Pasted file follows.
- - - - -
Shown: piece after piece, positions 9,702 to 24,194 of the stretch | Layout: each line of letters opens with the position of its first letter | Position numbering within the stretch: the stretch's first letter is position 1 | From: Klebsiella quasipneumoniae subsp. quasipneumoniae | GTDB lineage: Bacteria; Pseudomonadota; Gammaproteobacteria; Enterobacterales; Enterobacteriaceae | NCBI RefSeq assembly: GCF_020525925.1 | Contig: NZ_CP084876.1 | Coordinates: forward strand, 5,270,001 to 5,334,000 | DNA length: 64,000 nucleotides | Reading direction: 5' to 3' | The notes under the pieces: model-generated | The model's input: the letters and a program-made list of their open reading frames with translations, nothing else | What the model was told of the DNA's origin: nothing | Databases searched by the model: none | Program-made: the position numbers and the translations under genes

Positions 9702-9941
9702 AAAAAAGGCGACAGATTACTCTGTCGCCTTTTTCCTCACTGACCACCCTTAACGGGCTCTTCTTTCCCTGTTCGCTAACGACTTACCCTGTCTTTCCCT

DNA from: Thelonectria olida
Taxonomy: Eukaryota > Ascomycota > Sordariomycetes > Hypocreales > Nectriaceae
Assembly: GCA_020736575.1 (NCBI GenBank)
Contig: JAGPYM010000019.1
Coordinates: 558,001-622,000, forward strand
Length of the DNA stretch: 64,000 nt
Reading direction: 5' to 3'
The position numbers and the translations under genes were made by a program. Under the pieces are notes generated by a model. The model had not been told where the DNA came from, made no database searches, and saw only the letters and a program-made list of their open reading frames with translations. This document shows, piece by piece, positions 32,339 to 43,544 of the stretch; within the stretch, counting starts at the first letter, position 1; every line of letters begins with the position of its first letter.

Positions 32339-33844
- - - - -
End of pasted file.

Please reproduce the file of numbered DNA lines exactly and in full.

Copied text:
Shown: piece after piece, positions 9,702 to 24,194 of the stretch | Layout: each line of letters opens with the position of its first letter | Position numbering within the stretch: the stretch's first letter is position 1 | From: Klebsiella quasipneumoniae subsp. quasipneumoniae | GTDB lineage: Bacteria; Pseudomonadota; Gammaproteobacteria; Enterobacterales; Enterobacteriaceae | NCBI RefSeq assembly: GCF_020525925.1 | Contig: NZ_CP084876.1 | Coordinates: forward strand, 5,270,001 to 5,334,000 | DNA length: 64,000 nucleotides | Reading direction: 5' to 3' | The notes under the pieces: model-generated | The model's input: the letters and a program-made list of their open reading frames with translations, nothing else | What the model was told of the DNA's origin: nothing | Databases searched by the model: none | Program-made: the position numbers and the translations under genes

Positions 9702-9941
9702 AAAAAAGGCGACAGATTACTCTGTCGCCTTTTTCCTCACTGACCACCCTTAACGGGCTCTTCTTTCCCTGTTCGCTAACGACTTACCCTGTCTTTCCCT

DNA from: Thelonectria olida
Taxonomy: Eukaryota > Ascomycota > Sordariomycetes > Hypocreales > Nectriaceae
Assembly: GCA_020736575.1 (NCBI GenBank)
Contig: JAGPYM010000019.1
Coordinates: 558,001-622,000, forward strand
Length of the DNA stretch: 64,000 nt
Reading direction: 5' to 3'
The position numbers and the translations under genes were made by a program. Under the pieces are notes generated by a model. The model had not been told where the DNA came from, made no database searches, and saw only the letters and a program-made list of their open reading frames with translations. This document shows, piece by piece, positions 32,339 to 43,544 of the stretch; within the stretch, counting starts at the first letter, position 1; every line of letters begins with the position of its first letter.

Positions 32339-33844